(ii) afford the undertakings concerned the possibility of eliminating competition in respect of a substantial part of the products in question.
(2) In any proceedings in which it is alleged that the Chapter I prohibition is being or has been infringed by an agreement, any undertaking or association of undertakings claiming the benefit of subsection (1) shall bear the burden of proving that the conditions of that subsection are satisfied.
Read all of our updates about COVID-19, and how the CMA is responding to the ongoing outbreak on our dedicated COVID-19 response page.
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- See also the CMA’s 19 March 2020 press notice; and the 23 March 2020 joint statement by the European Competition Network on the ‘application of competition law during the Corona crisis’. ↩
- The prohibition is set out in section 2 of the Competition Act 1998 and is known as the ‘Chapter I prohibition’. There is an EU law equivalent, in Article 101 of the Treaty on the Functioning of the EU. ↩
- A joint statement issued by the European Competition Network on the ‘application of competition law during the Corona crisis’, on 23 March 2020, says that ‘necessary and temporary measures put in place in order to avoid a shortage of supply… are unlikely to be problematic, since they would either not amount to a restriction of competition under Article 101 TFEU… or generate efficiencies that would most likely outweigh any such restriction.’ ↩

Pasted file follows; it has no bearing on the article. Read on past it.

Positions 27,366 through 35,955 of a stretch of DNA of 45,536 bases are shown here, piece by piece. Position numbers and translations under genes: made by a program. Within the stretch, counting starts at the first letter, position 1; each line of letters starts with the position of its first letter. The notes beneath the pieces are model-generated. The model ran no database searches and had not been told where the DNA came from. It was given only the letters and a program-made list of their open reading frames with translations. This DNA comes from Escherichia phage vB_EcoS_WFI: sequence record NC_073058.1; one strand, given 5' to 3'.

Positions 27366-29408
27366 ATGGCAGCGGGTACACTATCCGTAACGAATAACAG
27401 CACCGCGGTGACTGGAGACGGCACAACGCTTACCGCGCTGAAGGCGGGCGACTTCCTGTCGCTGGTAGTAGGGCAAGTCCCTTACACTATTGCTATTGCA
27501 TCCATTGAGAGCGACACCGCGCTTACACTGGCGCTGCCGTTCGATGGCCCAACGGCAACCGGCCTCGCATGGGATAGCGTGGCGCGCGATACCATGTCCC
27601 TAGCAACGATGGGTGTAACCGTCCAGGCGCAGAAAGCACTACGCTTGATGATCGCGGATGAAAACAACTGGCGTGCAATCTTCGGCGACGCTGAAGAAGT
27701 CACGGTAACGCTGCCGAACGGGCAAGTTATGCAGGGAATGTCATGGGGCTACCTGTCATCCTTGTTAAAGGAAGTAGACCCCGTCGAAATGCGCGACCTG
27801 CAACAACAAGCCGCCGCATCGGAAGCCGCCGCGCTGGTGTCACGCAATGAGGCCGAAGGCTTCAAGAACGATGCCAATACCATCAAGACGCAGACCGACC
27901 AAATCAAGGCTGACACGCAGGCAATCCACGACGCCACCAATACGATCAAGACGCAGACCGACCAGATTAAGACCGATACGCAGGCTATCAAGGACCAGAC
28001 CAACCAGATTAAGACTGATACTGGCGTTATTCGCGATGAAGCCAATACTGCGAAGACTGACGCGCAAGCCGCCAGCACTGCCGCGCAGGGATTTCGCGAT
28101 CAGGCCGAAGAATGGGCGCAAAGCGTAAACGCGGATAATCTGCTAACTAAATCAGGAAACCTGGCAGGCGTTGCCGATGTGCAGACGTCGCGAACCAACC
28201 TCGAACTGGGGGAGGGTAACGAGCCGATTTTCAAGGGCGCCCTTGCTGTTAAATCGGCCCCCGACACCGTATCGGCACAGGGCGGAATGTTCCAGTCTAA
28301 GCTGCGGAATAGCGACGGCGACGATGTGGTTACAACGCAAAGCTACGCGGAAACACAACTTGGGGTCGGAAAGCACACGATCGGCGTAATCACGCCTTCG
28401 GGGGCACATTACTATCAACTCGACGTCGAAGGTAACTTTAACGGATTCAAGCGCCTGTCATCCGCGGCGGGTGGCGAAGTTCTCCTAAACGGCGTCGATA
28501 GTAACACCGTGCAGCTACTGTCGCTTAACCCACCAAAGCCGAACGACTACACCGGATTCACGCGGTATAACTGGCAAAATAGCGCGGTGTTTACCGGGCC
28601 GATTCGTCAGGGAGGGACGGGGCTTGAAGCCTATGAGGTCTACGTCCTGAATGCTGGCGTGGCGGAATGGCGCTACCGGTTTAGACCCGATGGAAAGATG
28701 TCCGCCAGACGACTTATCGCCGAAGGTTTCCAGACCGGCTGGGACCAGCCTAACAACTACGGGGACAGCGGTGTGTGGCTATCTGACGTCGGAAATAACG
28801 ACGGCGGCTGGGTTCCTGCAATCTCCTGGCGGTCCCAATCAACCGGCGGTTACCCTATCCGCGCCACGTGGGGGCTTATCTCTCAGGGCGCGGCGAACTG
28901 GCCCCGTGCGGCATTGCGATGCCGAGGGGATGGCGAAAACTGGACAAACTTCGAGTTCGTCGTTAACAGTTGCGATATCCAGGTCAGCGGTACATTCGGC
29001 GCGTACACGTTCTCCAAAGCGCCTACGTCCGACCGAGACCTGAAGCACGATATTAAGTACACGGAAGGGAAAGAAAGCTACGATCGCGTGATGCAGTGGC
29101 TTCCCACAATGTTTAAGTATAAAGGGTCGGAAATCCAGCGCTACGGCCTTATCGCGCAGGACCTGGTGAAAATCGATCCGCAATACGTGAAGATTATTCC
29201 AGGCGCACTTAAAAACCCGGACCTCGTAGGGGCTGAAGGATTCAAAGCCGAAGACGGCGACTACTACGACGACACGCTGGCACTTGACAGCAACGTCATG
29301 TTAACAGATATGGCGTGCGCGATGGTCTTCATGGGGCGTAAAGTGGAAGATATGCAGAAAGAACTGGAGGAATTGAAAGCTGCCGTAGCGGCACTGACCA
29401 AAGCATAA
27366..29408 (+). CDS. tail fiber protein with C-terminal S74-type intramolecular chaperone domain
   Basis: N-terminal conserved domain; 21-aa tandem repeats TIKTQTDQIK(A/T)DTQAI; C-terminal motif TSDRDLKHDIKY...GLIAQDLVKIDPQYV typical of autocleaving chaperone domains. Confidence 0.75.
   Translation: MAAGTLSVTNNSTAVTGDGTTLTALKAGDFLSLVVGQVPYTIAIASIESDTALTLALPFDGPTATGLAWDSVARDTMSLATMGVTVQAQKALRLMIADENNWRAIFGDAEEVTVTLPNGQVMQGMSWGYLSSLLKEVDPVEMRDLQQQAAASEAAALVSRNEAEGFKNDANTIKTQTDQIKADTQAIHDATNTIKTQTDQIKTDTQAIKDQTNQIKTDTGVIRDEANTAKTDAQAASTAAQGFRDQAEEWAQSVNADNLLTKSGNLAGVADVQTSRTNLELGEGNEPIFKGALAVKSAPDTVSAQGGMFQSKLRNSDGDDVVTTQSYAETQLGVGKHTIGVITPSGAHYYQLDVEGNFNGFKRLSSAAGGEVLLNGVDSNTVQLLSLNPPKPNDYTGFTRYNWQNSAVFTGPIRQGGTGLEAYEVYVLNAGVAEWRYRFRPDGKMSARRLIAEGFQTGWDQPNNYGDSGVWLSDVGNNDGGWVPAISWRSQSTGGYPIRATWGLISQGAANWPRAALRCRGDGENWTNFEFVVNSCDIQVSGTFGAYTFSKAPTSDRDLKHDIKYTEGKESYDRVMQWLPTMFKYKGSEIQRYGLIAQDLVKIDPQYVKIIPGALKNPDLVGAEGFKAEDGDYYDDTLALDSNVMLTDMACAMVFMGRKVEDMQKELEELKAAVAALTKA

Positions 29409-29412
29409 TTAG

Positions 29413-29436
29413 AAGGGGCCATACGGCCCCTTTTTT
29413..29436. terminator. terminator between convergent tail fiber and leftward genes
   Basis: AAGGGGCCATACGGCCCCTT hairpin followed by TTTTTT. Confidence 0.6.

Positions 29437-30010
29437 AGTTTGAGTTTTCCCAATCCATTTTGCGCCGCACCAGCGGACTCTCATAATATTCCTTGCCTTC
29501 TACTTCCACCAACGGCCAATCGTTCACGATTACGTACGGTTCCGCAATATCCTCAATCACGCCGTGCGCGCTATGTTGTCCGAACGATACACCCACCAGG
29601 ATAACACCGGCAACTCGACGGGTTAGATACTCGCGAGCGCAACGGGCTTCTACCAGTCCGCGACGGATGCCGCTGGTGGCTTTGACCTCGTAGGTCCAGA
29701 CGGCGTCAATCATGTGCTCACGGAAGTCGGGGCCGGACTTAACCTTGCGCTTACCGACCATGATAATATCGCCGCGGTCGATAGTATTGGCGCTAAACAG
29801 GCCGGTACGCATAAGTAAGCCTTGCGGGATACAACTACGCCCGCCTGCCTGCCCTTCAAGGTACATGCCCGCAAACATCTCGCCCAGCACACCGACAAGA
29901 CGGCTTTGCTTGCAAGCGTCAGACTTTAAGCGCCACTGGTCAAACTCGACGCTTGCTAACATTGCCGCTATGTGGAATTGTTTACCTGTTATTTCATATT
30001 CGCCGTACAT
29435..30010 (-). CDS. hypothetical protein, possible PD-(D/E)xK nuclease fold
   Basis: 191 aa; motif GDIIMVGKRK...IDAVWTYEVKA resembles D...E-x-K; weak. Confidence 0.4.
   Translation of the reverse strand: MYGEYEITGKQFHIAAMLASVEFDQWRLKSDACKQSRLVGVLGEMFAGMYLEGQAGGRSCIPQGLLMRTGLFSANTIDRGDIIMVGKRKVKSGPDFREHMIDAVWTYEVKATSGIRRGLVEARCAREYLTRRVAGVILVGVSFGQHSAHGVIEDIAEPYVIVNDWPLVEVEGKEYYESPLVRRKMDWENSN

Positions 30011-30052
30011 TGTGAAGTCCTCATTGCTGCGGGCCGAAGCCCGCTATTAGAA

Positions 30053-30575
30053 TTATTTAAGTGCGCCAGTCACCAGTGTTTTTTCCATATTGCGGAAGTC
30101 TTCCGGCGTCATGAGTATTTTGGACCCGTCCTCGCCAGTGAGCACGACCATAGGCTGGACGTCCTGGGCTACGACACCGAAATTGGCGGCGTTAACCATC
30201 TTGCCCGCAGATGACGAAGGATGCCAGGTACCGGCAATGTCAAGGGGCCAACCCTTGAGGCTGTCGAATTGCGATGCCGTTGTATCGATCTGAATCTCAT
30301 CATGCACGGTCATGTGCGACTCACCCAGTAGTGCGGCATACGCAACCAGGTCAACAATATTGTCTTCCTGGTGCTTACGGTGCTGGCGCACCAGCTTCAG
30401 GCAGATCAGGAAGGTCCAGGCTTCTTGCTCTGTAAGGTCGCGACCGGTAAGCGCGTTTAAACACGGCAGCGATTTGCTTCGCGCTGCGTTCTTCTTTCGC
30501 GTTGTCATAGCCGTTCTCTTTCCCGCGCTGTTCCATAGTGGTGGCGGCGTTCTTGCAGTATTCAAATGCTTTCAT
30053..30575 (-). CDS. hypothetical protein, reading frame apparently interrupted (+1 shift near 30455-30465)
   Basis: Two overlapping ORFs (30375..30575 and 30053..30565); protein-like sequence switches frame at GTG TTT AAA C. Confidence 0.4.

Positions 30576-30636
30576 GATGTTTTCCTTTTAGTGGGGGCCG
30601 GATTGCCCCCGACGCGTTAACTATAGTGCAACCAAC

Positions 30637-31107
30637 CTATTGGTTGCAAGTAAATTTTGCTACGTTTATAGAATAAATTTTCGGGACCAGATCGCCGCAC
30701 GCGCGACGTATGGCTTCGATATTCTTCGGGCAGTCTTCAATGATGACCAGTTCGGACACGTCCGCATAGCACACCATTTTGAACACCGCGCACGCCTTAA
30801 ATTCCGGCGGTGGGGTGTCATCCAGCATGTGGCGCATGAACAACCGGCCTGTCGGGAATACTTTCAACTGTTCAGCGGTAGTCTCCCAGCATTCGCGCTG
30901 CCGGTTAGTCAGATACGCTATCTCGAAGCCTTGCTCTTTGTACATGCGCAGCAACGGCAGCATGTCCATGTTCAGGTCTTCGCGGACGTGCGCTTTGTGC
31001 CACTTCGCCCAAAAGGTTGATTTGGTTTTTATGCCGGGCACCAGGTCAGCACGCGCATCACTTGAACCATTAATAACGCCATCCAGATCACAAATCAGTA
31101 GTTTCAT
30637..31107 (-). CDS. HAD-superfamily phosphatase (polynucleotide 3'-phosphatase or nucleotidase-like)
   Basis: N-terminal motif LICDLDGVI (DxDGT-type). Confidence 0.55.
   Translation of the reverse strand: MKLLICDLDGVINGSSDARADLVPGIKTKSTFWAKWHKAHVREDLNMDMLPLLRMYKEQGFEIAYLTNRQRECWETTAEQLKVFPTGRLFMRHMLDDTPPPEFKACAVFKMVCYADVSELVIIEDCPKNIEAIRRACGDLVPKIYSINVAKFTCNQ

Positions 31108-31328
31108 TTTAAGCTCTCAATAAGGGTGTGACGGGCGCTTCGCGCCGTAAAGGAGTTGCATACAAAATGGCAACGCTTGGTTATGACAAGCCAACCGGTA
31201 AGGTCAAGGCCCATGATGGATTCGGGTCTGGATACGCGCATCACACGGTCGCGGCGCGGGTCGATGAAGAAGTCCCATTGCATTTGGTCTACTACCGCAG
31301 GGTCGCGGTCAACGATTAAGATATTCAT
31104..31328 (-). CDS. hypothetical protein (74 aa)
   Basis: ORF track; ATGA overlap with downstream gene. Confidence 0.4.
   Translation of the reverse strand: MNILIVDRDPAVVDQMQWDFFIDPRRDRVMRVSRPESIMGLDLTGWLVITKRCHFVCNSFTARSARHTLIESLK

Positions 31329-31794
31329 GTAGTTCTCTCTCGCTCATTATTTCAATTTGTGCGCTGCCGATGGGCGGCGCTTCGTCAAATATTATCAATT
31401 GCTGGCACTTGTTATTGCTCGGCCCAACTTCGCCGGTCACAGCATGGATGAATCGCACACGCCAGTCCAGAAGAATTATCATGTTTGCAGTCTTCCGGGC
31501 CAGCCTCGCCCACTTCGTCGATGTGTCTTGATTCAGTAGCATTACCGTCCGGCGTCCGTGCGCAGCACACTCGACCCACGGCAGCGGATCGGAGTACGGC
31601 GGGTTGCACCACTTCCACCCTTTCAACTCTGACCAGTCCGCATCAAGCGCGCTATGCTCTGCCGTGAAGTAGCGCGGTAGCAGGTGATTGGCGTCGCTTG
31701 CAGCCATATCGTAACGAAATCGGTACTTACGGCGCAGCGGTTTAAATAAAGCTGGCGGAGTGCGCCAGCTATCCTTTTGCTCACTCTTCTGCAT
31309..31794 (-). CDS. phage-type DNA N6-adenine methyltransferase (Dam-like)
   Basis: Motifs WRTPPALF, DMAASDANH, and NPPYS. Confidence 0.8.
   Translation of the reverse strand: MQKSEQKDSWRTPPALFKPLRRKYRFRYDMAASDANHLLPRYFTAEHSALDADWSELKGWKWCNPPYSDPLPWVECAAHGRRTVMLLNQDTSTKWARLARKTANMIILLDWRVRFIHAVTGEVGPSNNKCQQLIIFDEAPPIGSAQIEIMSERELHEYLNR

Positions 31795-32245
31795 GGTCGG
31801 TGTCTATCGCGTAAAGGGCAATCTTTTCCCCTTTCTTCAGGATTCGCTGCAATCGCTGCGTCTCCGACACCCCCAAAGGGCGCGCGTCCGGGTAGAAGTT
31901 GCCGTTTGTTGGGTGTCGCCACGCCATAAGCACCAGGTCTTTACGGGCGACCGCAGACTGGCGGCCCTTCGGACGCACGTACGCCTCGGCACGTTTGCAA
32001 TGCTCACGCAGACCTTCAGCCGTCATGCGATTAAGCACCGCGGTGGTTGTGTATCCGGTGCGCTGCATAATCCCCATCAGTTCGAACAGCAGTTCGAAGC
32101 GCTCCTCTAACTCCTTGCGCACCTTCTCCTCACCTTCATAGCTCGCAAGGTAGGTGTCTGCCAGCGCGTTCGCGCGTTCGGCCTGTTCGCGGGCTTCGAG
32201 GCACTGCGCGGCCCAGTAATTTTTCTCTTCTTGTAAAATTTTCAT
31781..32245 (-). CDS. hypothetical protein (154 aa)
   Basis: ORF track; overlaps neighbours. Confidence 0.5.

- Under the UK Competition Act 1998 section 9 and, in so far as it applies, the EU law equivalent in Article 101(3) of the Treaty on the Functioning of the EU. The full text of section 9 of the Competition Act 1998 is set out in the Annex to this guidance. Forms of cooperation not discussed in this guidance may still benefit from individual exemption under section 9, provided they meet the criteria specified. Certain agreements may also be block exempted by application of one of the block exemption regulations adopted by the European Commission which continue to be in force in the UK during the Transition Period (as set out in the UK/EU Withdrawal Agreement (i.e., up until and including 31 December 2020)). Other agreements may benefit from exclusion orders issued by the Government under paragraph 7 of Schedule 3 to the Competition Act 1998. This guidance does not apply to such block exempted or excluded agreements. ↩